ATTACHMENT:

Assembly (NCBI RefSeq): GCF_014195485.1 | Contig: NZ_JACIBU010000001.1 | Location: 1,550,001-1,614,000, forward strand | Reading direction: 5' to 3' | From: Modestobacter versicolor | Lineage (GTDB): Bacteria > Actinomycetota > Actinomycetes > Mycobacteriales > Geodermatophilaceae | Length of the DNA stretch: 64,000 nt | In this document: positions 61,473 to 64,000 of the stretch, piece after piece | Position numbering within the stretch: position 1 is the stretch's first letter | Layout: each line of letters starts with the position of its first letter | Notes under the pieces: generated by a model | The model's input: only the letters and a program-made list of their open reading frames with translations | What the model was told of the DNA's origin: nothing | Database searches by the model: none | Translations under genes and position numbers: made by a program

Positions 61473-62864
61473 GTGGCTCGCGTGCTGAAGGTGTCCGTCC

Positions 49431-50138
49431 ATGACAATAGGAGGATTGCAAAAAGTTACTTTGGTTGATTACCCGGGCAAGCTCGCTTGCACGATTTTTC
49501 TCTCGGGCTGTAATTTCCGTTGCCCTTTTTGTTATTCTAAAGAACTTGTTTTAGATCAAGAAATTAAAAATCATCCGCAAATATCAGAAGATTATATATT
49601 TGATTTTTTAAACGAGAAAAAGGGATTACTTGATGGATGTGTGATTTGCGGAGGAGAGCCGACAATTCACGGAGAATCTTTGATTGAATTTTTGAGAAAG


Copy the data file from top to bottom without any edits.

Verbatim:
Assembly (NCBI RefSeq): GCF_014195485.1 | Contig: NZ_JACIBU010000001.1 | Location: 1,550,001-1,614,000, forward strand | Reading direction: 5' to 3' | From: Modestobacter versicolor | Lineage (GTDB): Bacteria > Actinomycetota > Actinomycetes > Mycobacteriales > Geodermatophilaceae | Length of the DNA stretch: 64,000 nt | In this document: positions 61,473 to 64,000 of the stretch, piece after piece | Position numbering within the stretch: position 1 is the stretch's first letter | Layout: each line of letters starts with the position of its first letter | Notes under the pieces: generated by a model | The model's input: only the letters and a program-made list of their open reading frames with translations | What the model was told of the DNA's origin: nothing | Database searches by the model: none | Translations under genes and position numbers: made by a program

Positions 61473-62864
61473 GTGGCTCGCGTGCTGAAGGTGTCCGTCC

Positions 49431-50138
49431 ATGACAATAGGAGGATTGCAAAAAGTTACTTTGGTTGATTACCCGGGCAAGCTCGCTTGCACGATTTTTC
49501 TCTCGGGCTGTAATTTCCGTTGCCCTTTTTGTTATTCTAAAGAACTTGTTTTAGATCAAGAAATTAAAAATCATCCGCAAATATCAGAAGATTATATATT
49601 TGATTTTTTAAACGAGAAAAAGGGATTACTTGATGGATGTGTGATTTGCGGAGGAGAGCCGACAATTCACGGAGAATCTTTGATTGAATTTTTGAGAAAG